Antibiotics are medicines used to treat infections caused by bacteria. Because of the potential dangers of the illnesses that require antibiotics and because of the potential side effects and  overuse of antibiotics in general, WE DO NOT GENERALLY PRESCRIBE ANTIBIOTICS OVER THE PHONE. The types of illnesses that require antibiotics need to be evaluated with a careful physical examination, often times laboratory testing and sometimes x-rays. These measures are helpful in establishing a correct diagnosis. Many  types of illnesses do not benefit from an antibiotic and may actually be made worse by taking it. Antibiotics are effective only against bacterial illnesses and have no effect on the course of viral illnesses such as the common cold, the flu and viral gastroenteritis (vomiting and diarrhea). An accurate diagnosis is essential to determine not only if your child needs an antibiotic, but also to decide which antibiotic will work best, since certain types of infections respond best to a specific antibiotic. For these reasons, please do not call us requesting an antibiotic for your child without a proper evaluation.

Taking an antibiotic for nonspecific symptoms such as fever, cough, sore throat or cold symptoms may not only be unnecessary, but may delay the diagnosis or mask a more serious illness. For this reason, we recommend that you do not give your child leftover medications or use an antibiotic prescribed for someone else. Just as with any medication, antibiotics have potential side effects. If your child is placed on an antibiotic, you should observe him or her for possible side effects.

SIDE EFFECTS: The most common side effect seen with antibiotic use is gastrointestinal upset manifested as diarrhea and/or vomiting. This happens because the micro-flora of the GI tract can be disrupted by the antibiotic.  Mild diarrhea is of little concern. Sometimes yogurt, sweet acidophilus milk, Culturelle for Kids (one packet twice per day) or Lactinex granules (one packet three to four times per day) can restore the bowel’s bacterial flora to it’s normal state. Fruits and veggies also help to resolve diarrhea that is associated with antibiotics. If the diarrhea is severe or is associated with blood in the stool, you should make an appointment for an office visit. If vomiting occurs with antibiotic use, make sure you are properly administering the antibiotic. Some antibiotics are required to be taken with food.  If this is unsuccessful at stopping the vomiting, you should call the office.

Your child may also have a side effect to an antibiotic manifested by an allergic rash. There are several different types of allergic rashes seen with antibiotic use. It is also common to have rashes caused by viruses during treatments with antibiotics. Because of these factors, it is impossible to evaluate rashes by telephone. You should do the following if your child develops a rash while on an antibiotic:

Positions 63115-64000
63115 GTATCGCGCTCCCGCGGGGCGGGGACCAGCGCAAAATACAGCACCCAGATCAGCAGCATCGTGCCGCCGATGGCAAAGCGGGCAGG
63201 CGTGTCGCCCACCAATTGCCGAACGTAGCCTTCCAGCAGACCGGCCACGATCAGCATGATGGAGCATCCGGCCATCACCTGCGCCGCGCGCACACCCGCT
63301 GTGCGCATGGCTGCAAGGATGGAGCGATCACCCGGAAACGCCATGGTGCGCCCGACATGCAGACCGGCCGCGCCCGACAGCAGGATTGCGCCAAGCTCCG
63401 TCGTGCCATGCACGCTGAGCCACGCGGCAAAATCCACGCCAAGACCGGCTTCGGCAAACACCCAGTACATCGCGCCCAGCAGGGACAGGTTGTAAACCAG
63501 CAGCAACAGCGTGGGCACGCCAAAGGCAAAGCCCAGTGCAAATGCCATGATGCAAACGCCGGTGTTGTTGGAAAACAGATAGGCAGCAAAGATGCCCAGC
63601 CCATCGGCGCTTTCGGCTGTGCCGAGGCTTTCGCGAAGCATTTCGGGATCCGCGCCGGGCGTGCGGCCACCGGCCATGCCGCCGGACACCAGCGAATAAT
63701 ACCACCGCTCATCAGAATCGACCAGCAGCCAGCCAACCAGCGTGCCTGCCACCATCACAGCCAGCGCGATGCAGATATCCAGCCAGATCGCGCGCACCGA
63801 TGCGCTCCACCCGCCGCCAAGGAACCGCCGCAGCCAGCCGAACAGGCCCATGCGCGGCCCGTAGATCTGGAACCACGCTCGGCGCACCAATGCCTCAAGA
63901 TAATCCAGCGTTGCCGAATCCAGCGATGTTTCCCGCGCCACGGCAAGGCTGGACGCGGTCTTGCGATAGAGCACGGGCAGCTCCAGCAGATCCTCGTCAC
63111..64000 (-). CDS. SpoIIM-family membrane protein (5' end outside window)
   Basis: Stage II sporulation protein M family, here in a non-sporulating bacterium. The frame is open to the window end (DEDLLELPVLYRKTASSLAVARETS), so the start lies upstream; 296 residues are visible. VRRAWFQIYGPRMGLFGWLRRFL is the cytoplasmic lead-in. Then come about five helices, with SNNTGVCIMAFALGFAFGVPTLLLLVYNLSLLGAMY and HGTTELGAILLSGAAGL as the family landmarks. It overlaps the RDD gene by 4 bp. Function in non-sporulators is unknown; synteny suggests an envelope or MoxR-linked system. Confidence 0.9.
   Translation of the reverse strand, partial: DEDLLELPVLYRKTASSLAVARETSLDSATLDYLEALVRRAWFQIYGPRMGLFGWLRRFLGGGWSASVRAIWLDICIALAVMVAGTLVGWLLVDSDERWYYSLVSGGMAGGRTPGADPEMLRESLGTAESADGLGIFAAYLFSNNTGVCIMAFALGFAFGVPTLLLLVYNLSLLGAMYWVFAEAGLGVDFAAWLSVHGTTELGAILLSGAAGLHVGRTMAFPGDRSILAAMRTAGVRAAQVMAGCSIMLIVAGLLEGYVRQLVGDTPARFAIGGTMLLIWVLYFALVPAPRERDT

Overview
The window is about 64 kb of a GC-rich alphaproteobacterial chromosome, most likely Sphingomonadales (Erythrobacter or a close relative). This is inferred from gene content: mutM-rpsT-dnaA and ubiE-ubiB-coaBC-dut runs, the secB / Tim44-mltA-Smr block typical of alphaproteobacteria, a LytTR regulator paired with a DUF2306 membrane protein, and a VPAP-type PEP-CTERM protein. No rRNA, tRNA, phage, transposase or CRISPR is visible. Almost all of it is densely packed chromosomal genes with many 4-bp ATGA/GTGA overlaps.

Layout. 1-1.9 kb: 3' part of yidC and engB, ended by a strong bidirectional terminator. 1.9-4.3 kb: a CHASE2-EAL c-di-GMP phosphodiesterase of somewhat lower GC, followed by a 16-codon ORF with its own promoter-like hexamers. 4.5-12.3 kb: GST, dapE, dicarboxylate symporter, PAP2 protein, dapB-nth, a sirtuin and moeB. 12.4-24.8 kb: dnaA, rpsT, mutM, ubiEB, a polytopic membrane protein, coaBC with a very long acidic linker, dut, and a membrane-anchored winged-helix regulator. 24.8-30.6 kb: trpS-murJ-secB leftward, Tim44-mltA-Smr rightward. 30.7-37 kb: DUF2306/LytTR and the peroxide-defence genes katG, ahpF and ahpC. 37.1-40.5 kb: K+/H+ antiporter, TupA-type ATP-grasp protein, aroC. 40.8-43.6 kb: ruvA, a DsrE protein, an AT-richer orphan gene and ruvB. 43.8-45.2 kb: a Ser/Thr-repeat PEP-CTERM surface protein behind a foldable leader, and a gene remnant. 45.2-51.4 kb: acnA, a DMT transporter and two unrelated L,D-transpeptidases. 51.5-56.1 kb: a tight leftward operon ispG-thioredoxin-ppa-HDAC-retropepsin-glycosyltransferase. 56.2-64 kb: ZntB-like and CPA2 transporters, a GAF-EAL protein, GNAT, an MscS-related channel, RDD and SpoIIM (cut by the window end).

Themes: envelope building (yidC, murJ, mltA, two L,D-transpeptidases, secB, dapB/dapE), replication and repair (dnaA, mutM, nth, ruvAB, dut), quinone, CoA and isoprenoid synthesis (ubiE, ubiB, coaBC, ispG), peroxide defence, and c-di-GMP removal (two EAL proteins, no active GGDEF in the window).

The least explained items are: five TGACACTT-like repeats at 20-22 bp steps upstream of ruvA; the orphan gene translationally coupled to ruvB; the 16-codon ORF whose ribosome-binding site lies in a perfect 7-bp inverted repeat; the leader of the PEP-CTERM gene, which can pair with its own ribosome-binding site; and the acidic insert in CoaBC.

1. Discontinue the antibiotic and make an appointment for your child at the office during regular office hours. If a bruise-like rash or a rash associated with blisters develops, call us right away. A trip to the emergency room is needed.
  2. Administer Benadryl (see Dosing Guide). This may help to resolve the rash and will help with itching.
  3. You should take your child to the nearest emergency room or call 911 (if severe) for breathing difficulties associated with an allergic rash.

Antibiotics can cause secondary yeast infections in the mouth with little white bumps called “thrush” and in the diaper area causing a diaper rash or diaper dermatitis. If your child develops a secondary yeast infection, call our office phone nurse during regular office hours.  Our nurse will phone in a prescription for these two problems.

We are often asked about the effects of prolonged antibiotic use. Prolonged antibiotic use is usually safe. Prolonged antibiotic use does nothing to harm the body’s immune system. It is possible for bacteria to develop resistance to antibiotics to which they are exposed for long periods of time. Most often, we prescribe antibiotics for a period of only ten days, thus limiting this development of resistance. Certain types of infections such as sinus infections may require a longer course of treatment.  Your child may need an antibiotic for several weeks or months. Certain individuals (for example, someone who has had rheumatic fever or someone who has lost their spleen) may require antibiotics on a lifelong basis.  Although resistance to antibiotics does sometimes develop, it is a problem which can usually be taken care of by switching to a different class of antibiotics. Long-term consequences from prolonged antibiotic usage are rare.

Antibiotics are wonderful drugs and have probably saved more lives than any other class of medication. They are not a cure-all, however, and are not without risk. They should only be used at the direction and under the supervision of a physician.

Reviewed 3/16/17 by Dr. Byrum